From the archives. Originally published in 2017.
Earlier this year, when I initially started planning a trip to Charleston, I had no idea it was such a foodie town. I expected a well-preserved, historic, charming city and that absolutely rang true. It’s one of the prettiest towns I’ve visited. But, I wasn’t ready for the plethora of options on the dining scene. Friends shared with me their recommendations and I had a hard time narrowing down my final choices. Reservations, especially in high-season, are a must. Here’s where I ended up…
Little Jack’s Tavern Walking in, you feel like you’ve discovered an old school, neighborhood tavern hangout. Steaks, salads, burgers, and pasta are anything but basic. Dim lights, checkered tablecloths and vintage photos of racing horses, boxing and Frank Sinatra greet you in the buzzing space. Classic cocktails at a lively bar round out the timeless appeal. I happened to dine there on Meatball Monday, so I naturally wanted to try this signature dish of three large meatballs in a zesty tomato sauce. They were fabulous.
167 Raw I had several people tell me this was a must, no matter how long the wait. A very casual oyster bar known for their one-of-a-kind, insanely good lobster roll. Fresh and delicious. Tables are either inside the bustling, tiny restaurant with additional seating at the counter or outside on a small patio. While waiting for your table, plan on that, they serve drinks literally on the sidewalk against the front wall. The tuna burger and guacamole were amazing too.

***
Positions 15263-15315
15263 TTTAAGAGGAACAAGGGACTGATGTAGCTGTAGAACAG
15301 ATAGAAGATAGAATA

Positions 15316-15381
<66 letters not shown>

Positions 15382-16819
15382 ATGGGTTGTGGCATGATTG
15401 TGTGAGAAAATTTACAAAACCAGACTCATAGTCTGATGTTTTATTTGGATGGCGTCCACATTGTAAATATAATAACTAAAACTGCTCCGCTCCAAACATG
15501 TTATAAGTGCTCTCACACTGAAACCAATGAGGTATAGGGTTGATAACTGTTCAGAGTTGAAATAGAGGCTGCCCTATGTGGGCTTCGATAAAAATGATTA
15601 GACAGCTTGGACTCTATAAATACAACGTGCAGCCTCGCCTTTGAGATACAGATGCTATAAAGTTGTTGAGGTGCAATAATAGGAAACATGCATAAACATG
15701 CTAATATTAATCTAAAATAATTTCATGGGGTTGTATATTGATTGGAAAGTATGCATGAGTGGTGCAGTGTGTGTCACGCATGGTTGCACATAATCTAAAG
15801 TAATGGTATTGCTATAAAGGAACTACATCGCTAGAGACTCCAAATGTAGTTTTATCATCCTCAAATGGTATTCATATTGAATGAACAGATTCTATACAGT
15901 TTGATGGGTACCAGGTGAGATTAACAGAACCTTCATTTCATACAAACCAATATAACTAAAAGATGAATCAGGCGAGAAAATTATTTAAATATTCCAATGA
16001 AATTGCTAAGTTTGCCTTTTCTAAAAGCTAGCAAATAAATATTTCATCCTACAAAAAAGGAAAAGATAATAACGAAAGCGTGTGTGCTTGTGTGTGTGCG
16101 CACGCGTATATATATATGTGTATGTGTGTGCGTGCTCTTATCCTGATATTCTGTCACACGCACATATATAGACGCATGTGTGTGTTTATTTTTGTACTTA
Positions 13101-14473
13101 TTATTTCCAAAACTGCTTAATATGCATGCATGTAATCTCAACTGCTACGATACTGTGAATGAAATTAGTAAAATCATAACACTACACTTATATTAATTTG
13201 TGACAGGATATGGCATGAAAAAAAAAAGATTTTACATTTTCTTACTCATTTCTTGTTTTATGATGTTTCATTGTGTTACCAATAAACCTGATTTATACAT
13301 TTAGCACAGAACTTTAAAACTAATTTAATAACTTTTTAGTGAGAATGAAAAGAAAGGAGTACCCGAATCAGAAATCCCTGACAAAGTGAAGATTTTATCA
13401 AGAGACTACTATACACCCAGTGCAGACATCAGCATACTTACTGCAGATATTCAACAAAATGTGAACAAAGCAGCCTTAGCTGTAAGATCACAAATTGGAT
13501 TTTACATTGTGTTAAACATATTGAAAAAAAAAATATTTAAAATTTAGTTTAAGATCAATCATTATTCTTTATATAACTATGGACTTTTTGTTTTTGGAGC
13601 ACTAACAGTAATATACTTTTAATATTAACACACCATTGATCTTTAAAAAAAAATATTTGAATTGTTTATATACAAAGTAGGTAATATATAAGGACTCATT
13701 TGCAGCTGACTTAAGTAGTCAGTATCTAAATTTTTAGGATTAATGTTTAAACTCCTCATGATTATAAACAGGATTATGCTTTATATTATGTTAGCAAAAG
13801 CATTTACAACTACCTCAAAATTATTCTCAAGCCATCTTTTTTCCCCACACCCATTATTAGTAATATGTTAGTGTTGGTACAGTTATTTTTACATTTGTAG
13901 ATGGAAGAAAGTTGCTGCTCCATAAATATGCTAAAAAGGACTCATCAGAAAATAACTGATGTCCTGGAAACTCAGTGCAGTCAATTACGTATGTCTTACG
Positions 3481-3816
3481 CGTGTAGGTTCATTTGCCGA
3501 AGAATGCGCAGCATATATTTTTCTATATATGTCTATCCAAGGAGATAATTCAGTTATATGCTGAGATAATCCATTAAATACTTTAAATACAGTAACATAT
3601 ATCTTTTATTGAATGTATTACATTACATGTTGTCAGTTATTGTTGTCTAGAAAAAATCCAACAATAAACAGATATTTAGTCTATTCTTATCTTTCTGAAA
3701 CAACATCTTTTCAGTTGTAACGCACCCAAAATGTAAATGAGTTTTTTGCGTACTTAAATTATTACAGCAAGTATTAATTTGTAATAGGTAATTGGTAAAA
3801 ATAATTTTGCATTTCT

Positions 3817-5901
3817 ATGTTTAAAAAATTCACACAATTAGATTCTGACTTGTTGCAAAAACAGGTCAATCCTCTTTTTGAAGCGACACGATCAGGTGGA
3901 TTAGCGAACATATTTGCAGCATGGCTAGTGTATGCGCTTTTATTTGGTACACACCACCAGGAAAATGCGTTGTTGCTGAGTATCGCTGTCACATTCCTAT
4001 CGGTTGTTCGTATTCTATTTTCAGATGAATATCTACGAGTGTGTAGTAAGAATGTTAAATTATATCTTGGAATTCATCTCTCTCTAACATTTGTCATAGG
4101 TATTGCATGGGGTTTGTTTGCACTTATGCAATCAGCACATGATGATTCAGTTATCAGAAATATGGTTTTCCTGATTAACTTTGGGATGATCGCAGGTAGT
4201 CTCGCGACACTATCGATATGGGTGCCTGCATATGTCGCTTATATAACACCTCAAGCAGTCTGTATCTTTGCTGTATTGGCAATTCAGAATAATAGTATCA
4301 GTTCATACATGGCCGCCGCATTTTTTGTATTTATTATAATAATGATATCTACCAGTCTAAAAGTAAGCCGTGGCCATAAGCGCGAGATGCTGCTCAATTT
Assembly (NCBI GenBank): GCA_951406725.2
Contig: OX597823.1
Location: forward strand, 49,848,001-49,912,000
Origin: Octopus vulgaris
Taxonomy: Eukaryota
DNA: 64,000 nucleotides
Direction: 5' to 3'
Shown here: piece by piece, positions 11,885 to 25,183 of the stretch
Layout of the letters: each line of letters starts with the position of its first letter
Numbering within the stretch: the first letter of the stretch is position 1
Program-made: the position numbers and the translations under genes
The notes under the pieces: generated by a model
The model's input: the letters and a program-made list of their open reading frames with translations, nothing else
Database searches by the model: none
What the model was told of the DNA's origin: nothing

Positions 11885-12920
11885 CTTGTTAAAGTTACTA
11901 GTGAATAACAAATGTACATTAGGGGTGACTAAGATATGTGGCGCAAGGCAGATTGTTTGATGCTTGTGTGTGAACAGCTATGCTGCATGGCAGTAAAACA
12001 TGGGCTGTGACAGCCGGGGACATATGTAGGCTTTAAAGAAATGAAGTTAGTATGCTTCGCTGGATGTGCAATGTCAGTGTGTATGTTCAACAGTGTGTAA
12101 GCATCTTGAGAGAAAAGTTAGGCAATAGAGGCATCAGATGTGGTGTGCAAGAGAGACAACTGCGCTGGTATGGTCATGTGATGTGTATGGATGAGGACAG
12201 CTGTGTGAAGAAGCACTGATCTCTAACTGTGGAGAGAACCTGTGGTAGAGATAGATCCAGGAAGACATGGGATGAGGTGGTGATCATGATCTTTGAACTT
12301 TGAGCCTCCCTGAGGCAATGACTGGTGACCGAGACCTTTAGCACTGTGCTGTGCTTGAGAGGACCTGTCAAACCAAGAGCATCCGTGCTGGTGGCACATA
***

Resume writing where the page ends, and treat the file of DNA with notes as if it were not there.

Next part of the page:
FIG I felt like a won the lottery scoring a table at FIG. Everyone told me this was not to be passed up and to book a table well in advance. Outside, the restaurant looks like nothing, but inside is another story. White tablecloths and an incredibly attentive and knowledgable staff are waiting to answer all your questions about the menu. My biggest problem was choosing what to order, because it all sounded incredibly unique and special. I ended up with the Ricotta Gnocchi & Lamb Bolognese, one of their signature dishes, and the Slow Baked Black Bass. Words can’t describe the nuances of the flavors. It’s clear how FIG (Food Is Good) has been included as one of the best restaurants in America for several years now.
The Ordinary The sister restaurant to FIG, so expectations were high. A spacious seafood hall housed in a 1927 bank building with a focus on regional fresh fish. Oysters are the name of the game here with abundantly loaded shellfish towers serving a variety of local oysters, either fried, raw, smoked or pickled, to compare. I had to try their Thursday night special, a Caribbean Fish Stew of grouper, bass, shrimp and mussels layered over Carolina Gold Rice. It was divine.
Some of the other suggestions I received from friends that I’ll try on my next visit include Husk, Cru Cafe, Leons Oyster Shop, Circa 1886, Chez Nous, Xiao Bao Biscuit and Zero Bar and Restaurant. With so many restaurants to choose from in Charleston, I think you’d be hard pressed to have a bad meal.